I Am My Hair
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I Am My Hair

"Don't touch my crown. They say the vision I've found. "- Solange

I Am My Hair
Emma Summerton

"Are you mixed with something?" "Your hair is so pretty but mine is nappy."

These were all statements that I heard during middle school. Wearing your natural hair used to be taboo in the African American community. If you didn't have a perm or your hair wasn't bone straight, then you were looked down upon. Straight hair was considered the Holy Grail and we did anything to achieve that. Interestingly enough, this was just 10 years ago. Things have changed. On social media, there are more natural hair supported groups than anything else. YouTube gurus have more natural hair tutorials than I've ever seen. I'm ready to salute girls that wear their natural hair out as if we are apart of some natural coalition. I see Bantu knots, Senegalese braids and dreads (which are all natural hairstyles) when I'm out and about. Even though we have made strides towards the acceptance of natural hair in the Black community, there is still a long way to go before it is accepted by other communities.

There are students who get suspended, or even expelled from school because of their natural hair. Elementary children are already limited to expression by the confinement of their uniform, so how dare they attempt to express themselves through hairstyles? Or how dare they wear their hair this way to represent their culture? "It's just hair," some of you may think but no, it's more than that. A U.S. judge stated that prohibiting employees from wearing dreadlocks is not racial discrimination which means that it is okay for African Americans to not get hired because of their natural hair. So, if it is just hair, then why is it being discriminated against? Why is it okay for a child to be expelled from school because of their hairstyle? Why can I miss out on a job opportunity for wearing my natural hair? It is something that is hard for me to understand especially when dreads and other natural hairstyles are considered fashionable for other cultures.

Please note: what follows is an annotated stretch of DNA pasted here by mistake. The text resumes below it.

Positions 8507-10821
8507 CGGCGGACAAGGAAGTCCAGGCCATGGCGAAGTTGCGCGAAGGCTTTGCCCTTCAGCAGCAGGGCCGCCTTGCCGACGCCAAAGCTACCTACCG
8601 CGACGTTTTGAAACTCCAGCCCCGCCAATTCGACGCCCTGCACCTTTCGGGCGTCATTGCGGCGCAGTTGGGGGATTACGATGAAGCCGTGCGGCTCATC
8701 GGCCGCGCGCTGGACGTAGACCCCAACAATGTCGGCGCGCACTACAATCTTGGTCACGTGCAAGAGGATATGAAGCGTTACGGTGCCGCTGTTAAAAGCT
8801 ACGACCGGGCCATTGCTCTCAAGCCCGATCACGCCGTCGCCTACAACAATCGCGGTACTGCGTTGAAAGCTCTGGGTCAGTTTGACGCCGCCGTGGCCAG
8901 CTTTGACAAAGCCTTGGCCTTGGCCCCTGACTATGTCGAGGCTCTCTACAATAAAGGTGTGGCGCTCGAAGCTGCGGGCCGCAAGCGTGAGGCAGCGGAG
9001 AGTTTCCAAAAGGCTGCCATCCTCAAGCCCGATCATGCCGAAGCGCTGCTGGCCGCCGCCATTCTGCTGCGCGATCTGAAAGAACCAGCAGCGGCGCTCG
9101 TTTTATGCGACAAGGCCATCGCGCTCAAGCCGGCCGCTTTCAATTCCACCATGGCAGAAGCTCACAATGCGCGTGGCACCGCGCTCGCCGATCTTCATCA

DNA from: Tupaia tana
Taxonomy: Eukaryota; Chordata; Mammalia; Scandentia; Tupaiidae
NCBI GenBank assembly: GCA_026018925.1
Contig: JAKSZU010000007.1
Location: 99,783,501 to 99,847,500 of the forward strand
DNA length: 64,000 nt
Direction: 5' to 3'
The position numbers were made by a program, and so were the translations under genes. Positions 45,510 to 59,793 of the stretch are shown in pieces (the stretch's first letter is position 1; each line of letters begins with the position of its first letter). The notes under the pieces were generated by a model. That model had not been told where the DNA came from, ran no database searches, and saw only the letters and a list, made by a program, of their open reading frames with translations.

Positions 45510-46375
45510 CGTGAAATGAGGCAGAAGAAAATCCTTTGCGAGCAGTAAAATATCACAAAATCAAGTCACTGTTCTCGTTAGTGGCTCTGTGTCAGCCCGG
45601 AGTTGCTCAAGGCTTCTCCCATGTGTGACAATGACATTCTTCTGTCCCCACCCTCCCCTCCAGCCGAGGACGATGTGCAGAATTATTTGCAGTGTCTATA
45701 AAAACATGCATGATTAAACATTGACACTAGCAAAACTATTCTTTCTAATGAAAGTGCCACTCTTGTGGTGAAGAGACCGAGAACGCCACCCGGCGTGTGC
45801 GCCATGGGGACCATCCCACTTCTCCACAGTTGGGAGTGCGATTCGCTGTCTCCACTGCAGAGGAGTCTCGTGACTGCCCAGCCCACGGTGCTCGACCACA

The problem that I have with Marc Jacobs and those Facebook videos that post ways to achieve the natural hair look is that they are using African American's natural features to be trendy when it's discriminated against. Marc Jacobs recently used dreadlocks in one of his latest fashion shows. None of the models were African American. After, he was criticized, he took to social media to state:

"and all who cry “cultural appropriation” or whatever nonsense about any race of skin color wearing their hair in a particular style or manner - funny how you don’t criticize women of color for straightening their hair."

It is interesting that he made this statement about black women straightening their hair when they have no choice. The discrimination that they have in the workforce leads them to do such. Then there are videos on Facebook showing girls using plastic to achieve the natural hair look. It is not fair that others can use African American hair to be fashionable and to fit in, but it is okay for us to be discriminated against if we wear it.

It took African Americans forever to accept their natural hair. For years, we've been at war with ourselves over our natural state. And even though we have gained self-acceptance (somewhat), we still have to go to war with other communities over our hair. It is still allowed for natural hair to get discriminated against while others use it as some trendy wear. Well, I have something to tell you. My hair is not trendy. My hair is not what's "in" for the latest season. It will not be something that will be trashed months from now and seen as un-cool. No, my hair is me.

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This article has not been reviewed by Odyssey HQ and solely reflects the ideas and opinions of the creator.
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